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UN Focuses on Israeli-Lebanese 'Blue Line' Tensions


The U.N. has confirmed that Secretary-General Kofi Annan contacted the presidents of Lebanon and Syria Wednesday in response to Israeli concerns that Hezbollah guerrillas might open a second front on Israel's border with Lebanon.

Israeli Foreign Minister Shimon Peres sent an urgent letter to Mr. Annan on Tuesday expressing Israeli concerns about the "massive" reinforcement of Hezbollah forces in close proximity to the so-called "blue line," the border between Israel and Lebanon marked by the United Nations after Israel ended its occupation of southern Lebanon in May of 2000.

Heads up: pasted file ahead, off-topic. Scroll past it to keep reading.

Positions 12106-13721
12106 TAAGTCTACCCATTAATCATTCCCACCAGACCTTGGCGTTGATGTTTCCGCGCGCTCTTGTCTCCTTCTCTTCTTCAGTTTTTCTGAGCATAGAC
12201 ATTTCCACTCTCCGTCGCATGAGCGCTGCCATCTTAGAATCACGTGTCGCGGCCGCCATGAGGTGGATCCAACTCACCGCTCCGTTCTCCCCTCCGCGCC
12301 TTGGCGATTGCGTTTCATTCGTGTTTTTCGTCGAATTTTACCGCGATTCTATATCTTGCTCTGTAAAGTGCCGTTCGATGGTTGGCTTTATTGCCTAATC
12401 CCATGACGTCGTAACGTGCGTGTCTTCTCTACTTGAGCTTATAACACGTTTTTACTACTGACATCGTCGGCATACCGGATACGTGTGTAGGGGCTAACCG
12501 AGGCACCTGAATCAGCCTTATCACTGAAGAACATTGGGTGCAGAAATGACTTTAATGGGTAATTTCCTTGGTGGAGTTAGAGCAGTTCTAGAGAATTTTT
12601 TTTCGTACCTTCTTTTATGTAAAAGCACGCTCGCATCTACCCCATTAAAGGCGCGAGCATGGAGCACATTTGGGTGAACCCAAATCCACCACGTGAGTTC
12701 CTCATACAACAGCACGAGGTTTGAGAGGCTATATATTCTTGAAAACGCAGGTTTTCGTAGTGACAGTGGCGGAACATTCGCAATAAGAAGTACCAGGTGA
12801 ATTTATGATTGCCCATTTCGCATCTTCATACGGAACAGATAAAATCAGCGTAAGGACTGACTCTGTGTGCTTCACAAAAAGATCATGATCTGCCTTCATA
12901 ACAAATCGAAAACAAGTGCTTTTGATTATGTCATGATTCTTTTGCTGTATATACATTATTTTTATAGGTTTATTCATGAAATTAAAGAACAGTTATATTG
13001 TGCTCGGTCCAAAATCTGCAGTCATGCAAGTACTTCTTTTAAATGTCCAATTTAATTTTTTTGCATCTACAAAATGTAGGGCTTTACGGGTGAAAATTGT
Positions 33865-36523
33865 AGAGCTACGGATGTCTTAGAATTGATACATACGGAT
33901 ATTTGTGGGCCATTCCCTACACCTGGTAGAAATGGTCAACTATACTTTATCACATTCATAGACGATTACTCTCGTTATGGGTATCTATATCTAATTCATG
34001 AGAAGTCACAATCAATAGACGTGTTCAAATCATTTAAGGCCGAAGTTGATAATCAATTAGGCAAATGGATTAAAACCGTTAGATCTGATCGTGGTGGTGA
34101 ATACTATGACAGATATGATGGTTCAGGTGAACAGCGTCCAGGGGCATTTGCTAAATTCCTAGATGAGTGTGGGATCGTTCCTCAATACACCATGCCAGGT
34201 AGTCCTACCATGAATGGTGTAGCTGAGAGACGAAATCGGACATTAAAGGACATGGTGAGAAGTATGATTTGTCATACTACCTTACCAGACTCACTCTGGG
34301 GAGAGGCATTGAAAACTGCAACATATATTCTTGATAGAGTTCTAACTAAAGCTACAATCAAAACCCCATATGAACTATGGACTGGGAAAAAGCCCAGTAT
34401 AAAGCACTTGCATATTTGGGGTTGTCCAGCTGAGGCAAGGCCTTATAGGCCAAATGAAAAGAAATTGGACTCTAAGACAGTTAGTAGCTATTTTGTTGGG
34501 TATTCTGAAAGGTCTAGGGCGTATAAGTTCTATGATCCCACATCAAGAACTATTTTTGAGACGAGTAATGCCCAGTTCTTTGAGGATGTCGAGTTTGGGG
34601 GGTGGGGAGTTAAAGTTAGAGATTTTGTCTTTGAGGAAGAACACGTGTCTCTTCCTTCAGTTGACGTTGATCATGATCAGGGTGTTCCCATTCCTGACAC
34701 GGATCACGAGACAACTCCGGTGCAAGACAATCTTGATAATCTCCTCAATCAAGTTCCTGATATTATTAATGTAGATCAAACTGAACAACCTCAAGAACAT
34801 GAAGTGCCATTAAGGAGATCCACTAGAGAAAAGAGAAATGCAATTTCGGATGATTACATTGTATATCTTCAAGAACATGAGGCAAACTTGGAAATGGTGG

A reduced U.N. peace-keeping force remains in southern Lebanon. During the last several days, Hezbollah forces have fired at Israeli posts in the Shebaa Farms border zone.

U.N. spokesman Fred Eckhard says the secretary-general is taking these concerns very seriously. "Increased tensions along the blue line could greatly complicate the threat to international peace and security in the region, as a whole," he said.

Mr. Eckhard said Mr. Annan has expressed his concerns in telephone conversations with Presidents Emile Lahoud of Lebanon and Bashar al-Assad of Syria.

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